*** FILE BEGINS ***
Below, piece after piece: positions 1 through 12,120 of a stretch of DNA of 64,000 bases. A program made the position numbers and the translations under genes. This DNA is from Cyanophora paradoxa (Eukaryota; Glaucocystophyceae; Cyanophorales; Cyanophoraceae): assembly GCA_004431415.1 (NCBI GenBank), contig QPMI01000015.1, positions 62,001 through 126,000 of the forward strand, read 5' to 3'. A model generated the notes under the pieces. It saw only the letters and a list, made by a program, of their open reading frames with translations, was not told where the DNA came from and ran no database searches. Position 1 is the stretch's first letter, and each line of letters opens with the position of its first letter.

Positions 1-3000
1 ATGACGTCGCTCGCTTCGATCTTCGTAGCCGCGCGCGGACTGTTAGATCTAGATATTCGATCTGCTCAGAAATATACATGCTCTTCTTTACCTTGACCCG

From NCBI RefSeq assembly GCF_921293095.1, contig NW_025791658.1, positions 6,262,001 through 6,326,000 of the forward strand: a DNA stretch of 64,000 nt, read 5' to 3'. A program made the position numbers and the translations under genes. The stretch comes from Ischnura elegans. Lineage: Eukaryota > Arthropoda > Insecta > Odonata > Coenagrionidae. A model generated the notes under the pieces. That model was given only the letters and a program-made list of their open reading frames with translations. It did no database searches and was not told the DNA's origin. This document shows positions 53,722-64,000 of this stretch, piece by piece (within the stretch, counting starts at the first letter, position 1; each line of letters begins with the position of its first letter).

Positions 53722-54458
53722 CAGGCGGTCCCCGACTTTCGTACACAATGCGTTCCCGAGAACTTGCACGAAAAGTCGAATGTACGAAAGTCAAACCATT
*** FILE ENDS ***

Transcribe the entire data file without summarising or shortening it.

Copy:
Below, piece after piece: positions 1 through 12,120 of a stretch of DNA of 64,000 bases. A program made the position numbers and the translations under genes. This DNA is from Cyanophora paradoxa (Eukaryota; Glaucocystophyceae; Cyanophorales; Cyanophoraceae): assembly GCA_004431415.1 (NCBI GenBank), contig QPMI01000015.1, positions 62,001 through 126,000 of the forward strand, read 5' to 3'. A model generated the notes under the pieces. It saw only the letters and a list, made by a program, of their open reading frames with translations, was not told where the DNA came from and ran no database searches. Position 1 is the stretch's first letter, and each line of letters opens with the position of its first letter.

Positions 1-3000
1 ATGACGTCGCTCGCTTCGATCTTCGTAGCCGCGCGCGGACTGTTAGATCTAGATATTCGATCTGCTCAGAAATATACATGCTCTTCTTTACCTTGACCCG

From NCBI RefSeq assembly GCF_921293095.1, contig NW_025791658.1, positions 6,262,001 through 6,326,000 of the forward strand: a DNA stretch of 64,000 nt, read 5' to 3'. A program made the position numbers and the translations under genes. The stretch comes from Ischnura elegans. Lineage: Eukaryota > Arthropoda > Insecta > Odonata > Coenagrionidae. A model generated the notes under the pieces. That model was given only the letters and a program-made list of their open reading frames with translations. It did no database searches and was not told the DNA's origin. This document shows positions 53,722-64,000 of this stretch, piece by piece (within the stretch, counting starts at the first letter, position 1; each line of letters begins with the position of its first letter).

Positions 53722-54458
53722 CAGGCGGTCCCCGACTTTCGTACACAATGCGTTCCCGAGAACTTGCACGAAAAGTCGAATGTACGAAAGTCAAACCATT